Baking bread: Whole Wheat and Oat

I love homemade bread. Back in the day, I used my bread machine A LOT. My bread machine has since gone to the big appliance graveyard. Burned out the motor finally. The great thing about making bread is you don’t need a bread machine. Does make the process a no-brainer, but anyone with a sturdy stand mixer can make bread. If you want to build burly arms, you can even knead it by hand. I’ll stick to my stand mixer for this chore, thank you.

This is a 100% whole grain recipe: white whole wheat and rolled oats. Lots of fiber and a good wheat-y flavor. The oats keep it moist. It has a close grain and slices well, making it good for sandwiches. Not too dense though. That can be an issue with whole grain recipes – they resemble bricks.

I like to use white whole wheat, which is readily available in supermarkets now. It has a lighter color and a sweeter flavor. Many 100% whole wheat breads have a lot of added sugar to compensate for the slightly bitter flavor of “regular” whole wheat. Using white wheat means you can get away with less added sugar.

This recipe makes two loaves. Don’t eat bread that fast? Wrap the second loaf well in plastic and stash in the freezer. Bread freezes beautifully. Keep it wrapped up as it thaws on the counter to prevent drying out.

Whole Wheat and Oat Bread
(makes 2 1½ pound loaves)

2 Tablespoons sugar or honey
1 ¼ cups lukewarm water
1 ¼ cups lukewarm milk (skim to whole, your choice)
1 Tablespoon instant or bread machine yeast (use 1 ½ Tablespoons at sea level)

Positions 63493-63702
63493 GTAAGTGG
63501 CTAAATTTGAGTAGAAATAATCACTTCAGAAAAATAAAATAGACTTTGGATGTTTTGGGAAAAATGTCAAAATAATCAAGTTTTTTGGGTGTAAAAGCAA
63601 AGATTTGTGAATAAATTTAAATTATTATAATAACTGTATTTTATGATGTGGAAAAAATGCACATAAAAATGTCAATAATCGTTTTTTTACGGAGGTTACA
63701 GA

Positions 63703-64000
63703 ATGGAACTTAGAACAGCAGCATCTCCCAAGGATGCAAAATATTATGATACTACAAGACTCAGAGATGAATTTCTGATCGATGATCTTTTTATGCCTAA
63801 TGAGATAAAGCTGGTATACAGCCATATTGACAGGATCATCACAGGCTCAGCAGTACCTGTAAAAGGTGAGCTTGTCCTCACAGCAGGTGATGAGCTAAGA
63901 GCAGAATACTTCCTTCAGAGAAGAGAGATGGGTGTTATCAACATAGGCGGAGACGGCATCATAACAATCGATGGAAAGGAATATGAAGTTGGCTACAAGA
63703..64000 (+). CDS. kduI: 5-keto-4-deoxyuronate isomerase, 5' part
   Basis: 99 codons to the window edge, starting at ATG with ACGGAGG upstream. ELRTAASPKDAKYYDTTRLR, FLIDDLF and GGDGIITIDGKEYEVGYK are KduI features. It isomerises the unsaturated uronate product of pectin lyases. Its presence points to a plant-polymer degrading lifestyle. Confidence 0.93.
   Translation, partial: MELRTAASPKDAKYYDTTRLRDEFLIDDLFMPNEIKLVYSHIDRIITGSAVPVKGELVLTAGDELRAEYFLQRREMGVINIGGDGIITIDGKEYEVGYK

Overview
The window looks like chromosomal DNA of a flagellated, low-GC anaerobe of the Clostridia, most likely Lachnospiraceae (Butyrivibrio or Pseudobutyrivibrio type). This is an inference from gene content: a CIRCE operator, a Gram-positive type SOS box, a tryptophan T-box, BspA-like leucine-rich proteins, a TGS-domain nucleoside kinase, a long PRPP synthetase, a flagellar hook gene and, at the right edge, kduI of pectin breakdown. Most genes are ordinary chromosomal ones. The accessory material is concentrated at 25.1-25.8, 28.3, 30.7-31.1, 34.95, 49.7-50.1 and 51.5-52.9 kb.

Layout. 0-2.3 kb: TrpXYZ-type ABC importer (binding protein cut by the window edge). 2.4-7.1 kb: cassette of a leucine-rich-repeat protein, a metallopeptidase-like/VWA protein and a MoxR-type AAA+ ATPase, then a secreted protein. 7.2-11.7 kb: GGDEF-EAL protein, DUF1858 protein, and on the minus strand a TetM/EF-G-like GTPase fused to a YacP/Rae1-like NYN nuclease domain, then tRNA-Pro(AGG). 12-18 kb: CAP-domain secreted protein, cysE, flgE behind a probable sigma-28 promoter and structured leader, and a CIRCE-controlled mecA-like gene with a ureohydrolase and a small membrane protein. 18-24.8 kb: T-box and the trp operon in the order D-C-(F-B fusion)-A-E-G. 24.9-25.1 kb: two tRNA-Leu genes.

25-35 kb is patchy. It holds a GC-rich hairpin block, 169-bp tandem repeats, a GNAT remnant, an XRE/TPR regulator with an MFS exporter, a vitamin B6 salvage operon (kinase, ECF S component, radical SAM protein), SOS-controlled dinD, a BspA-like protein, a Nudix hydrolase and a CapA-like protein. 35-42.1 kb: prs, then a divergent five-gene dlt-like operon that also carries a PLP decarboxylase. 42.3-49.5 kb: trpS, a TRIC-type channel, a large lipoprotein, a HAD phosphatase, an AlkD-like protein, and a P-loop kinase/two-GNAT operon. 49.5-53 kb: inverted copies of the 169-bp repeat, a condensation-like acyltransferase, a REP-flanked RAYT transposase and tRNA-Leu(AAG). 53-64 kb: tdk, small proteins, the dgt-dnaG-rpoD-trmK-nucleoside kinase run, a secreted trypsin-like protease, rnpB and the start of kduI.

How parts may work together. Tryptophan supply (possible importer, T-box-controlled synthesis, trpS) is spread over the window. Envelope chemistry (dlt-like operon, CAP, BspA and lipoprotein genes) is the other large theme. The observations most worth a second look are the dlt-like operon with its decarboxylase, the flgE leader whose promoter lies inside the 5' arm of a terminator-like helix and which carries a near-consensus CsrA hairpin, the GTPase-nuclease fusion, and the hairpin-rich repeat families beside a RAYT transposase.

5 ½ oz. rolled oats
24-27 oz. whole wheat flour, preferably white whole wheat
2 teaspoons salt
1 large egg
¼ cup vegetable oil

Combine the sugar, water, milk, yeast, and oats in the bowl of a stand mixer. Let stand for 5 minutes. Using the mixer blade, mix in the remaining ingredients. Start with 24 oz. of flour. Mix for 3 minutes. If the dough is very sticky, add another ounce of flour and mix some more. Repeat as needed. Too sticky is when you poke it, and the dough sticks to your fingers. The oats and the flour take a while to absorb the moisture, so be patient. It may not form a nice ball at this stage. You should err on the side of a bit too much moisture than too little.

Scrape off the mixer blade and replace with the dough hook. Knead for 5 minutes. Let rest for 5 minutes, covered with a dish towel. Remove the towel and knead for another 5 minutes.

Turn the dough out into a large oiled bowl. Cover with a towel, place in a warm, draft-free place, and let rise until tripled in volume. This could take 1 ½ hours or it could take 45 minutes. It depends on the temperature of your kitchen. Punch down. Divide into two equal pieces. Shape into two 9″x4″ loaf (they will be rather flat at this stage). Place in two loaf pans.

I don’t usually grease the pans because I’ve never had bread stick. As a precaution, you can spray the pans with non-stick cooking spray.

Cover loaves with a dish towel and allow to rise until about doubled in volume. The dough should come up to the edge of the pan. Again, the time will depend on the temperature of your kitchen.

Bake in a preheated 350°F oven for 45 minutes until nicely browned. The best way to confirm it is done is with an instant-read thermometer. The bread should have an internal temperature of 190°F. Remove from the oven and allow to cool for 5 minutes. Remove from pans and let it cool completely before attempting to slice. Though, this can be pretty hard to do because the bread will smell incredible.

Adapted from


Author: worldplatterblog

I blog about food, travel, and anything else tangentially related to food that piques my interest. I have a degree in Culinary Arts and in Operations Research (it's math). That means I'm pretty analytical and love science, but I also love art. Food is a strange place where science intersects art in continually changing ways. I love writing about all of it.

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